At 40, Sally Quinn Misses a Deadline but Delivers Her Best Story Yet: a Baby Boy
updated 05/17/1982 AT 01:00 AM EDT
•originally published 05/17/1982 AT 01:00 AM EDT
Twenty-four hours later, after a long, tough labor, Quinn reported to her editor, Ben Bradlee—who is also her husband—that she had delivered a new addition to one of the first families of Washington journalism: six-pound eight-ounce Josiah Quinn Crownin-shield Bradlee. "I'm on such a high," she said. "It's been such a spectacular experience, I can't even sleep."
Quinn never expected to be a mother at all until recently. "The idea of having a baby was just horrifying," she remembers. "There were other things I wanted to do with my life." As she approached 40, though, Quinn felt she could hear her "biological clock" ticking to the tune of It's Now or Never. "I suddenly started thinking, I had this machine here that could produce this miraculous thing, and I wasn't using it." Timidly, she tested the idea of a child on Bradlee, beginning her queries with uncharacteristically vague phrases: "What would you think if..." Bradlee, a thrice-married, twice-divorced, 60-year-old father of three children ages 21 to 33, was standoffish about another go-round with parenting. He worried about his age. When the child reached 20, he told Sally, he would be a doddering 80. After a year of hedging, though, the Bradlees decided that the age problem was not insurmountable. "If anything happens to us, the baby can live with Ben's son, Ben Jr., and his wife, who already have a year-old child," says Sally. "I think the advantages he'll have by having us as parents outweigh the disadvantages of our age."
Motherhood is an oddly conventional role for a reporter who made a career out of her sassiness. For 11 years on the Post, "Poison Quinn"—as Norman Mailer once dubbed her—was the scourge of the pompous. In the pages of the Post's Style section, Sally skewered Washington hotshots ranging from social climber Steve Martindale to former National Security Adviser Zbigniew Brzezinski, whom she once accused in print—incorrectly—of unzipping his fly in front of a woman. Her talent for bitchy prose even managed to redeem her mercifully brief appearance in 1973 as co-anchor of the CBS Morning News, an experience she turned into a truculent memoir, We're Going to Make You a Star. Her reputation for overlong stories inspired a joke that went around official Washington: "What are the seven most feared words in the English language? Answer: First of a series by Sally Quinn."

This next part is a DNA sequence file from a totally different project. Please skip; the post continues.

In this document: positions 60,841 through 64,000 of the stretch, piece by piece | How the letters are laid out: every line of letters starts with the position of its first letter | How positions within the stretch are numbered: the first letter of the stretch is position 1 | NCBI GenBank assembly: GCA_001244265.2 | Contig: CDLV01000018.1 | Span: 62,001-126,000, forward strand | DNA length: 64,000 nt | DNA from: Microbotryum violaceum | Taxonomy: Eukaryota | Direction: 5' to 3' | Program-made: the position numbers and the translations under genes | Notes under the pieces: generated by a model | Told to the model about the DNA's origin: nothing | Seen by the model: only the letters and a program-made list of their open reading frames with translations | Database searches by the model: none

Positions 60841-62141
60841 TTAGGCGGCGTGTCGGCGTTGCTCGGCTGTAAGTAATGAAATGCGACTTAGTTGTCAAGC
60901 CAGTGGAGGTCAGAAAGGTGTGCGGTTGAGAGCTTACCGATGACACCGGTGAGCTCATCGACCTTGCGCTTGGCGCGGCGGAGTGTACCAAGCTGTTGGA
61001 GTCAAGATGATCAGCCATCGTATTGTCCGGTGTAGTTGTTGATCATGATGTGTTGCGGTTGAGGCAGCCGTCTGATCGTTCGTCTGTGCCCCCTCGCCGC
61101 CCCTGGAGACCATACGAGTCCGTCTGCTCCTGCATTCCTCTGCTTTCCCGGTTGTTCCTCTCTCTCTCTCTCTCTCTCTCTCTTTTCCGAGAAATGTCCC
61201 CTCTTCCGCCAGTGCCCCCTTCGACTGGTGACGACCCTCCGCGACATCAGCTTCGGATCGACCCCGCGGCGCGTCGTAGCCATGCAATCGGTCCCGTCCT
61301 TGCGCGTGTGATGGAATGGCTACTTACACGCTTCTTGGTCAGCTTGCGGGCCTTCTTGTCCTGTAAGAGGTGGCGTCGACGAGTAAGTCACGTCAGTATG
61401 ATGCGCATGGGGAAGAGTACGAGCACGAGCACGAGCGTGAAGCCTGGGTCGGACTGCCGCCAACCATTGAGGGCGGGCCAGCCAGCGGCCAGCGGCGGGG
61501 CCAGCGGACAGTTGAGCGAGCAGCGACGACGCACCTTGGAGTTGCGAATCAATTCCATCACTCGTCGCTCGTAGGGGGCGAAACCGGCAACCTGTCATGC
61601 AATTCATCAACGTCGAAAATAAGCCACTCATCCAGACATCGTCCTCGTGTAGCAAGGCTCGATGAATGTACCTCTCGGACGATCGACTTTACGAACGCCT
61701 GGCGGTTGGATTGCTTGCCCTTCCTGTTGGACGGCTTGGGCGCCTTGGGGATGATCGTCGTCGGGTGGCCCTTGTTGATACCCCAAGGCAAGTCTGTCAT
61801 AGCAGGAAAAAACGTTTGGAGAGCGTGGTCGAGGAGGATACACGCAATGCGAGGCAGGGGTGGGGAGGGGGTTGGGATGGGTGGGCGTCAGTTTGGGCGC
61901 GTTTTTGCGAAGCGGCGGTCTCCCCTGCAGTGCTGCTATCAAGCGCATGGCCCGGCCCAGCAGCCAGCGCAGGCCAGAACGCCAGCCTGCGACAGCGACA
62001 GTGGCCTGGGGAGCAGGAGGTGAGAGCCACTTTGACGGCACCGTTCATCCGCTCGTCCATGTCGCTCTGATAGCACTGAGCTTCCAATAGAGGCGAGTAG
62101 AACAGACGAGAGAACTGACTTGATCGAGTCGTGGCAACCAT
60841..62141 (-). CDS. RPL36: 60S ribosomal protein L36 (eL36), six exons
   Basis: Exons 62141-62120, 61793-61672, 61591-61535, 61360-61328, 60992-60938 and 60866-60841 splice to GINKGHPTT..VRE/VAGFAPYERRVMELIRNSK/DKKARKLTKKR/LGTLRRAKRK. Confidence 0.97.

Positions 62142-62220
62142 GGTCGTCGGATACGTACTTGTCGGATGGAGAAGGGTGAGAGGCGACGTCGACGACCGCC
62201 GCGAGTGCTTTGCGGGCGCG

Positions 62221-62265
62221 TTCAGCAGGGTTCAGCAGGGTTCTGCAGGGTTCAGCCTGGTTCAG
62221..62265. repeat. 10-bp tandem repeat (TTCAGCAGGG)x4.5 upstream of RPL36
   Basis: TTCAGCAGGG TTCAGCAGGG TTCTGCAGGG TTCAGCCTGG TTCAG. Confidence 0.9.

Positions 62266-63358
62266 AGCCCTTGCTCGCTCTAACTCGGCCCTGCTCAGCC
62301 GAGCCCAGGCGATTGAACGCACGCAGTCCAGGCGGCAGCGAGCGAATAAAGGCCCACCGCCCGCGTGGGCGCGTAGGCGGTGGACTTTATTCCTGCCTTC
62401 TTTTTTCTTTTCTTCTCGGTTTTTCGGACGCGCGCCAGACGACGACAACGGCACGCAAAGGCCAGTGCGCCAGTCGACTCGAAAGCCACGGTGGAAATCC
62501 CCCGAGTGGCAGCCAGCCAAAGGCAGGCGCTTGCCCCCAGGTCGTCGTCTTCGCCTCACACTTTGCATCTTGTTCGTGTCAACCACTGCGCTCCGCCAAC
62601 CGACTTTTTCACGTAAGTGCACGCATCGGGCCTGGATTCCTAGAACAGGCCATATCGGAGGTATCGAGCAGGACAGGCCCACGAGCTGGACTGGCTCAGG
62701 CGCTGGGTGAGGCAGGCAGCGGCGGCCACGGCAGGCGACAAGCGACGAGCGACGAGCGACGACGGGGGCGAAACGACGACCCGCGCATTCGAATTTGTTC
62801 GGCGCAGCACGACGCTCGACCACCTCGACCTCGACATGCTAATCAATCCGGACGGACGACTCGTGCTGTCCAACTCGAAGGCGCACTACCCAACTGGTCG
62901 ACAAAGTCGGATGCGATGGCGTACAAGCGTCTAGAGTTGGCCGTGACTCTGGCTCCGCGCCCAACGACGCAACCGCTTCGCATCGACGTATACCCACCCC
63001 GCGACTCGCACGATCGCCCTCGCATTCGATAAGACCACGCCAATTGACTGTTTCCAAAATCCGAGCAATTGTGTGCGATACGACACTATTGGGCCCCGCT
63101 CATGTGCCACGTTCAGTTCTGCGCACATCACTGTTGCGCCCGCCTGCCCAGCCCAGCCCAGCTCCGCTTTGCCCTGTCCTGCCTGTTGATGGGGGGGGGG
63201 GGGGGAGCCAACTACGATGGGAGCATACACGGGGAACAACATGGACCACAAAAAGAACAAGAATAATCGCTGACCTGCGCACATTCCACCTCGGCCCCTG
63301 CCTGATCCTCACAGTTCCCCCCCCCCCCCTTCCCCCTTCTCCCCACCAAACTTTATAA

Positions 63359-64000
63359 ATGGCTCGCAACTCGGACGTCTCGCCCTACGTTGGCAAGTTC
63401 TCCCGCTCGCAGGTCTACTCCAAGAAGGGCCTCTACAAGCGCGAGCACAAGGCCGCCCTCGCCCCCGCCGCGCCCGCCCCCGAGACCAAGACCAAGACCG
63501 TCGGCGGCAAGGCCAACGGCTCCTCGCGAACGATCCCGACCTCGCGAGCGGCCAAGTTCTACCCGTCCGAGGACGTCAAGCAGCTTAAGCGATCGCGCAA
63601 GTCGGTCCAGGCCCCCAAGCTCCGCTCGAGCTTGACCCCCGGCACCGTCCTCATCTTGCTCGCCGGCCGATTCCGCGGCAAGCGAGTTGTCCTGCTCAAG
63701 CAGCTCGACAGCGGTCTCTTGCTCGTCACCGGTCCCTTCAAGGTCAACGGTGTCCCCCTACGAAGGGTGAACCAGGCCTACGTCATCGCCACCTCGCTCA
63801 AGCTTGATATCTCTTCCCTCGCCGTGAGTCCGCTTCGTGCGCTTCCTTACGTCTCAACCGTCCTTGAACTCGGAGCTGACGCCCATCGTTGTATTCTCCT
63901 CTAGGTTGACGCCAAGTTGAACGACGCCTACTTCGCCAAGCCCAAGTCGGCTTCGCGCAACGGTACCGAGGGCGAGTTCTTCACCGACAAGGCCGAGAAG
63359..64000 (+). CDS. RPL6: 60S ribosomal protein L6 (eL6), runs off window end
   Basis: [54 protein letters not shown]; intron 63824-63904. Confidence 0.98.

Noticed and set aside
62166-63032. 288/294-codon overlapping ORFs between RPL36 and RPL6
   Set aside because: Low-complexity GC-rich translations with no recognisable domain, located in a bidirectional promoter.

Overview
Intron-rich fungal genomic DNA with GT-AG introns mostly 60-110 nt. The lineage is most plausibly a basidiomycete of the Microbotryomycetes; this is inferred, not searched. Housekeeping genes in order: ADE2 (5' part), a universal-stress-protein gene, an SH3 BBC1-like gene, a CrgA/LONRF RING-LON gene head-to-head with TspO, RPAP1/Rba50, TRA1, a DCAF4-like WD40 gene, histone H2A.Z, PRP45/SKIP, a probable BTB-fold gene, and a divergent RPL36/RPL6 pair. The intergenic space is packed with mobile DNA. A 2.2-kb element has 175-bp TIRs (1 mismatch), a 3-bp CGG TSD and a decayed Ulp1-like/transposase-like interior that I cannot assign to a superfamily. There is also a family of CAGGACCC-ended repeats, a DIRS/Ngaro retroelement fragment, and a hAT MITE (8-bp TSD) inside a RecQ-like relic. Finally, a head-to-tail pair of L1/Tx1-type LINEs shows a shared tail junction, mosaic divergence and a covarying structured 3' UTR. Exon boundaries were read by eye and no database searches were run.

Sally threw herself into pregnancy with the same zeal she showed chasing a story. Ever the assiduous researcher, she perused dozens of books on childbirth, took private lessons with Ben from a nurse, and signed up for prenatal exercise classes. "I don't like to do anything or get into anything that I don't know about," she explains. To test the genetic status of her fetus, Sally underwent amniocentesis during her 16th week of pregnancy. "If there had been any problems, I would have had an abortion," she says. "Absolutely. No question. It would have been a tough thing to go through, but I would have done it. I see no reason to bring a retarded child into the world when you don't have to."
Happily, the tests indicated that little Quinn, as the Bradlees plan to call the baby, was a perfectly normal boy. And, much to Sally's surprise, pregnancy proved to be a delight. "I didn't have one problem—no cravings, not a moment of morning sickness, nothing," marvels Sally, who gained 34 pounds and went more than a week past her due date. "The delivery was the only thing that didn't go according to plan. I went to the hospital at 3 a.m. on Wednesday, and he wasn't born until 12:38 a.m. the next day." (She received an epidural block to ease the delivery.)
Back home in the Bradlees' Washington town house, mother and child were welcomed by the godparents—humorist Art Buchwald, attorney Edward Bennett Williams, writer Nora Ephron and publicist Ann Pincus—as well as a baby nurse and an Irish nanny. Despite the abundance of helping hands, Sally vows that she won't be a part-time mother. "I'm not having a child just so I can dump it on somebody and run off to my career," she says. "I want to be a good mother. I plan to spend a lot of time with this child."
She will stay at home for the next six months finishing a novel she has been writing during her pregnancy and then, possibly, return to the Post as a part-timer. For now, though, Sally is satisfied just cuddling Quinn. "He's become my buddy. I just sit here and hold him most of the day," she says. "I planned everything so that this baby would be hassle-free. And I intend to enjoy every-minute."